A Sempra subsidiary has completed the sale of a 42%, non-controlling interest in the Port Arthur LNG Phase 1 to KKR, making the private-equity firm the largest stakeholder in the project.

The $13 billion project on the Texas Gulf Coast reached final investment decision (FID) in March. At the time, Sempra announced it would sell a stake in the facility to New York-based KKR. At the time of the announcement, KKR’s possible stake was still undecided and ranged between 25% and 39%. The price paid by KKR for the stake was not disclosed in a Sept. 12 new release.

The transaction will not alter subsidiary Sempra Infrastructure from retaining a controlling 28% indirect interest in Phase 1 at the project level. The remaining 30% interest is owned by ConocoPhillips.


Sempra Reaches FID on $13 Billion Port Arthur LNG Project, Closes JV

“The closing of this transaction continues the positive momentum of our world-class Port Arthur LNG facility and highlights Sempra Infrastructure’s ability to access capital to support the growth of its infrastructure business,” said Justin Bird, CEO of Sempra Infrastructure. “We remain committed to developing energy infrastructure projects with strong partners to continue growing our portfolio while advancing global decarbonization and energy security.”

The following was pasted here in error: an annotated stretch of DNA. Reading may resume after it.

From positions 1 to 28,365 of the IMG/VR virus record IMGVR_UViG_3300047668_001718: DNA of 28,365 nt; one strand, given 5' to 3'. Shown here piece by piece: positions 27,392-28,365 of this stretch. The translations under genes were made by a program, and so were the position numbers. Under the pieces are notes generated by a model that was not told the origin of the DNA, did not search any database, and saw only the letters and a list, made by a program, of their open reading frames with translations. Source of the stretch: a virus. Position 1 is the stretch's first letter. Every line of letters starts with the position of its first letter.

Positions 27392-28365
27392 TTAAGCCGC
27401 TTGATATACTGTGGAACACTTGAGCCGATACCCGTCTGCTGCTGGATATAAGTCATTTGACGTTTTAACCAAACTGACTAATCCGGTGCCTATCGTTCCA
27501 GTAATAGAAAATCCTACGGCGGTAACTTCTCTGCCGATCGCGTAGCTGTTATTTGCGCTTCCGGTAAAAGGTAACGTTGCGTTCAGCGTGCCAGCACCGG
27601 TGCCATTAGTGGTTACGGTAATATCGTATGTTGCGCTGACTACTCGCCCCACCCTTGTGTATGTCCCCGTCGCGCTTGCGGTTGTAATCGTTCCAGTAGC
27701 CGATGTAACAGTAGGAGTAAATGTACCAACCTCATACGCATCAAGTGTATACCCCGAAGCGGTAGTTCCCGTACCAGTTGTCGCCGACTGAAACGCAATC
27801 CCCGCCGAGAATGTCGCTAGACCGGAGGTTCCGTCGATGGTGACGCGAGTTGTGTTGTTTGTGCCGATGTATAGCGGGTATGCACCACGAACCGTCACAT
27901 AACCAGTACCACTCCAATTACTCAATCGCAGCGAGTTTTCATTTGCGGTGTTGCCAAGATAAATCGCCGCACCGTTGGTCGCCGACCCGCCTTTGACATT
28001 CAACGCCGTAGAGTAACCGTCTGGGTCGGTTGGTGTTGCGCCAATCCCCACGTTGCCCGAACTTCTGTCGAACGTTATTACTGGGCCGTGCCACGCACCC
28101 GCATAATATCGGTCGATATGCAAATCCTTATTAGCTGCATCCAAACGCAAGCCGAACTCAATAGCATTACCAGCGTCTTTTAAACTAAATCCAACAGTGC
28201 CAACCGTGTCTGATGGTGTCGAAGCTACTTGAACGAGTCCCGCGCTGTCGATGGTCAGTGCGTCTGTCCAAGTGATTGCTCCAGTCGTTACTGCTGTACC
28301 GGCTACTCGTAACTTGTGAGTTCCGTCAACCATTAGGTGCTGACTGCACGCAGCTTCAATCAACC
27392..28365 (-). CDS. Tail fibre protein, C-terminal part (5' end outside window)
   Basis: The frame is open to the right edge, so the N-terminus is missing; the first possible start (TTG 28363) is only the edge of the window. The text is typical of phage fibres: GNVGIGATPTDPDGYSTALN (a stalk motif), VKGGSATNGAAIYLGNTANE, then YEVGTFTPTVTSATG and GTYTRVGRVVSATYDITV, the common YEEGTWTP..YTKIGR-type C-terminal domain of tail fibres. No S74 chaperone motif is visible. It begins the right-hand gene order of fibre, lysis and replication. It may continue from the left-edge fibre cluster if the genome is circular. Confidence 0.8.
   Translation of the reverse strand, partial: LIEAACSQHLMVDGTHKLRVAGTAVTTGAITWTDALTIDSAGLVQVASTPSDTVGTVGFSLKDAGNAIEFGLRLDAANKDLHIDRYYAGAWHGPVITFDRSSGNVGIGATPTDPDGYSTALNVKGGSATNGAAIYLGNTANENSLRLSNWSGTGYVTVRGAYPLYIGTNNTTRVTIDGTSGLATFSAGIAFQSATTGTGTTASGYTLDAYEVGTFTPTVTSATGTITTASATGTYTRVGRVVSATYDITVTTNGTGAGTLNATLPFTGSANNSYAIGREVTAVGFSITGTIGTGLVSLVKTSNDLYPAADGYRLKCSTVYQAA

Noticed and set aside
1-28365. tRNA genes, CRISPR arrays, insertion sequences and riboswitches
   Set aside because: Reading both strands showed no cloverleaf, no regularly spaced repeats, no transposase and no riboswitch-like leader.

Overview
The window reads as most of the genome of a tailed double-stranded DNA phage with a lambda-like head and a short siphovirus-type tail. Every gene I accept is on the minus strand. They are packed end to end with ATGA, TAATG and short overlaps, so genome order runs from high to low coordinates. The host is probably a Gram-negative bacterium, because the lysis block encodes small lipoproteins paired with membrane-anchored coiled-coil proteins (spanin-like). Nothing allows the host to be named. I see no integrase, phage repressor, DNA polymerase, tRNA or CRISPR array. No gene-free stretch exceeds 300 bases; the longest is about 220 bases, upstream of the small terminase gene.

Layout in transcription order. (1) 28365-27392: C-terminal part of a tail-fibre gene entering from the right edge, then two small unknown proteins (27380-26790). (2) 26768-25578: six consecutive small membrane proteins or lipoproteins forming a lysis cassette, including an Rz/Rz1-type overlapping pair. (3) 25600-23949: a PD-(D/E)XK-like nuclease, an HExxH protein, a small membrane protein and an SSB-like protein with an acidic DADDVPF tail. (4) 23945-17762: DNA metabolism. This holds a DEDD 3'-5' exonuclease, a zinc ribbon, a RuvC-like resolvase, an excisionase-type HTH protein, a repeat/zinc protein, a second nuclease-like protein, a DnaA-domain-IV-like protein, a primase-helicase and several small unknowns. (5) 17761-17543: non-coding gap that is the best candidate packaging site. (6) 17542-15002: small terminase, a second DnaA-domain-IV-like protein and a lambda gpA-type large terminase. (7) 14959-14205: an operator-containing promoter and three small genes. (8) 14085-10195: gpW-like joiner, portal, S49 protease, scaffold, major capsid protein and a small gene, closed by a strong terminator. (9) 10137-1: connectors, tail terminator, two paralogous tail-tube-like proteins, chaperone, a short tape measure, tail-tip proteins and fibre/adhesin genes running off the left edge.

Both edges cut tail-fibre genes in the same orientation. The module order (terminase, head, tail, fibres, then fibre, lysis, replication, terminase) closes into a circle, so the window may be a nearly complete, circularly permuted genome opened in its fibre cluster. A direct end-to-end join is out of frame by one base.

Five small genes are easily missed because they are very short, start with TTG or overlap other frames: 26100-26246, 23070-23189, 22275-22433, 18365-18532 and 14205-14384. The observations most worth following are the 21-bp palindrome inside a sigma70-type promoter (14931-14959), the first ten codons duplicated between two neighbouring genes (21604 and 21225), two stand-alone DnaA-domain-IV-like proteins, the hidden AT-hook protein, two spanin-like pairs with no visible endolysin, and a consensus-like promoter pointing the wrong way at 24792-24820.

Port Arthur LNG Phase 1 has moved along with strong momentum and is on track to meet its objectives of “helping to deliver energy security, economic growth and a near-term supply of reliable and cleaner energy,” said James Cunningham, partner at KKR.

More than 2.8 million hours of work have been completed since construction began on the LNG facility this spring and Sempra reported no lost-time incidents.

The expected commercial operation date for Train 1 is 2027, with Train 2 coming online in 2028.

KKR’s involvement drew criticism from the Private Equity Stakeholder Project.

“KKR’s messaging on the climate risks of their investments is not consistent with their actual investment actions,” said Nichole Heil, research and campaign coordinator at the project. “Even with KKR’s showcased renewable energy initiatives, 78% of the company’s energy portfolio remains centered on fossil fuels. And with almost half of Port Arthur equity being owned by KKR, the firm is culpable for the community and climate harms the project produces.”

Heil added that the Port Arthur terminal will increase the toxic pollutant exposure for a “predominantly Black and Latino coastal town.”